The big red line
El Sisi issues a sharp warning to Ethiopia on GERD: Threatening access to the Nile’s water is a “red line” for Egypt, President Abdel Fattah El Sisi warned Ethiopia yesterday, as it plans to go ahead with the second filling of the Grand Ethiopian Renaissance Dam (GERD) in a few months’ time. Speaking during a presser to mark the freeing of the Ever Given container ship, El Sisi said that Ethiopia will not be allowed to take “a single drop” of water from Egypt, and warned that further attempts to disrupt the Nile’s flow will cause “inconceivable instability” in the region (watch, runtime 2:29).
The region’s stability is “dependent on Egypt’s response to Ethiopia’s intransigence” on the issue, the president stressed, saying he’s not making threats but is rather reiterating the importance of reaching a binding agreement.
Addis Ababa reiterated in recent weeks that it will go ahead with the second phase of filling the GERD during the rainy season in July and August without an agreement with Egypt and Sudan. It also continued to oppose Cairo and Khartoum’s proposition to bring in the EU, US, UN, and African Union to help mediate an agreement.
We’re not out of ammo, pundits say: Egypt hasn’t been “backed into a corner” and still has other options to resolve the impasse, political commentator Mostafa El Fekky told Yahduth fi Misr’s Sherif Amer. El Fekky declined to say what these options could entail, but pointed out that Egypt has shown patience in the entire negotiating process and doesn’t particularly want to resort to a military confrontation (watch, runtime: 5:19). Meanwhile, we have the backing of much of the international community, in large part thanks to El Sisi and Foreign Minister Sameh Shoukry’s ongoing campaigns to rally international support by meeting with international leaders over the past several months, former diplomat Hany Khalaf tells Al Mashhad’s Amr Abdel Hamid (watch, runtime: 3:19).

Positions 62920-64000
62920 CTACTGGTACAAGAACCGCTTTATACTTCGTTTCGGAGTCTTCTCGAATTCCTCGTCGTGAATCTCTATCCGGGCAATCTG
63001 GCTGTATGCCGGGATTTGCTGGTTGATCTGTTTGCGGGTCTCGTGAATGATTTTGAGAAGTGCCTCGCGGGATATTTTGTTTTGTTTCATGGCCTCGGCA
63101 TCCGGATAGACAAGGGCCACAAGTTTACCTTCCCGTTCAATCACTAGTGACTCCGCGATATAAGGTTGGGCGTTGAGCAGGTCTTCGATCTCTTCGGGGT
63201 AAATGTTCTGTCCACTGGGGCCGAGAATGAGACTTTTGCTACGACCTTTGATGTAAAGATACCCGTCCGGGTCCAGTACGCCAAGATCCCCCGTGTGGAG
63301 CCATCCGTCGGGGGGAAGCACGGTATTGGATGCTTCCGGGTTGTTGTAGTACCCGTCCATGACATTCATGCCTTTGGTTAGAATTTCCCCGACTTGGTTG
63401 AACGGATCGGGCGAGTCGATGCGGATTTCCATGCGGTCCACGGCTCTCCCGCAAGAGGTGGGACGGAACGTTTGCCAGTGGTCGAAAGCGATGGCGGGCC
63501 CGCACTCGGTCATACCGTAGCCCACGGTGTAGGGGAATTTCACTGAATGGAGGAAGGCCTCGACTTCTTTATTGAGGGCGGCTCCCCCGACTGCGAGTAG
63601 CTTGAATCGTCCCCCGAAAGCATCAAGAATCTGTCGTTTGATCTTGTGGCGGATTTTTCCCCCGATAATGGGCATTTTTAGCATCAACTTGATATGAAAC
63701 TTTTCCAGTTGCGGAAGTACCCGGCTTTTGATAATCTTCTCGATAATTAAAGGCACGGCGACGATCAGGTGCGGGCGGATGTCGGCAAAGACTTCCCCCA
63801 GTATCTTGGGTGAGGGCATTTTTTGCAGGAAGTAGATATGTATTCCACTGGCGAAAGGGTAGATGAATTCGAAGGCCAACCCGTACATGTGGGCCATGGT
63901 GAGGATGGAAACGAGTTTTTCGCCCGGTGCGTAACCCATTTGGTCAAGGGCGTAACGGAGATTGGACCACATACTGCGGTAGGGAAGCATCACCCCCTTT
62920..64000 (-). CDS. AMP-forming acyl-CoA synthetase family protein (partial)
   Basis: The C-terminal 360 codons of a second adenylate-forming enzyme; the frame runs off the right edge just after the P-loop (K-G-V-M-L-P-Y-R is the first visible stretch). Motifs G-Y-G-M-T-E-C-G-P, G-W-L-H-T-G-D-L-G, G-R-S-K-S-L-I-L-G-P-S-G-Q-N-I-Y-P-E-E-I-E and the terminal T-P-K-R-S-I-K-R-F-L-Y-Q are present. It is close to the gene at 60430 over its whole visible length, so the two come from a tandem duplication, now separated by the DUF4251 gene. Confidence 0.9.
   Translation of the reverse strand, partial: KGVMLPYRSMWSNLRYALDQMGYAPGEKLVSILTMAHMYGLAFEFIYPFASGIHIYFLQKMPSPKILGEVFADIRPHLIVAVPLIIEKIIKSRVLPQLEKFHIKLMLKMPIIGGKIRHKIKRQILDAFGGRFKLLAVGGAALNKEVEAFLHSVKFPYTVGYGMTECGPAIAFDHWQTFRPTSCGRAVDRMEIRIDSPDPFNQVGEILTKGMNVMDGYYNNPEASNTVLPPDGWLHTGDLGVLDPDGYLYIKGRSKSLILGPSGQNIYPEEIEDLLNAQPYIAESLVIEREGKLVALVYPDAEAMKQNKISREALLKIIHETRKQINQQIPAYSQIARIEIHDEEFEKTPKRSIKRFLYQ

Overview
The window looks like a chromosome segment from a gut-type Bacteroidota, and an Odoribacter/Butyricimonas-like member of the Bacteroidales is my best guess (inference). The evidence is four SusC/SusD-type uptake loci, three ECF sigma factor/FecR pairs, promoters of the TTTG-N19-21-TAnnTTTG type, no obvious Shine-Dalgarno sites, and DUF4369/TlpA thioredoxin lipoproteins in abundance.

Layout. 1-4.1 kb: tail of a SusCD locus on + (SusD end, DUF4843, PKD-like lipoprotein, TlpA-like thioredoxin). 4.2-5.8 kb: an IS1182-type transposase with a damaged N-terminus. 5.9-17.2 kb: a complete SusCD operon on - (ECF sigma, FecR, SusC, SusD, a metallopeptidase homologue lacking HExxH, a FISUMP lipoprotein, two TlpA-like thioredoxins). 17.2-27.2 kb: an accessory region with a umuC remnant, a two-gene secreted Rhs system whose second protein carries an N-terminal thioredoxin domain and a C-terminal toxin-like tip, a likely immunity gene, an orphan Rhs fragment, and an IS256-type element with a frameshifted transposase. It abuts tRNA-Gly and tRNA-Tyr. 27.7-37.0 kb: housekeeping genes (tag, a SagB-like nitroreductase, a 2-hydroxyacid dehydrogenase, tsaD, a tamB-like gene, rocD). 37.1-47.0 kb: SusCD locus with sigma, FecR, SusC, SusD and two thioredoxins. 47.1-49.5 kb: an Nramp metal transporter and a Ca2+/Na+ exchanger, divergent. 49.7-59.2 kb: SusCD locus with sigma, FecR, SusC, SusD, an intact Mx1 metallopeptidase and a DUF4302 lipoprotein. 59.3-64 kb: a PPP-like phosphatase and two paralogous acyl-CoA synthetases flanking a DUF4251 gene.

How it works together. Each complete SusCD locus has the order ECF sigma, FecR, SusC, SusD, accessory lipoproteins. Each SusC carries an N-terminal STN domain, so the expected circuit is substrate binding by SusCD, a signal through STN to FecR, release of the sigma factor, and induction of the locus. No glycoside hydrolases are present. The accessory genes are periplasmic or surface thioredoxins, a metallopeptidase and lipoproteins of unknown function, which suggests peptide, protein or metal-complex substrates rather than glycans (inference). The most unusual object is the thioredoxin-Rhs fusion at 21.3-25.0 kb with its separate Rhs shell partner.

The talking heads said much of the same, with Kelma Akhira’s Lamees El Hadidi saying El Sisi’s statement was “the most important” one he has made on the matter to date (watch, runtime: 7:03), while Ala Mas’ouleety’s Ahmed Moussa lauded the president for signaling to Ethiopia that Egypt doesn’t respond well to threats (watch, runtime: 8:50).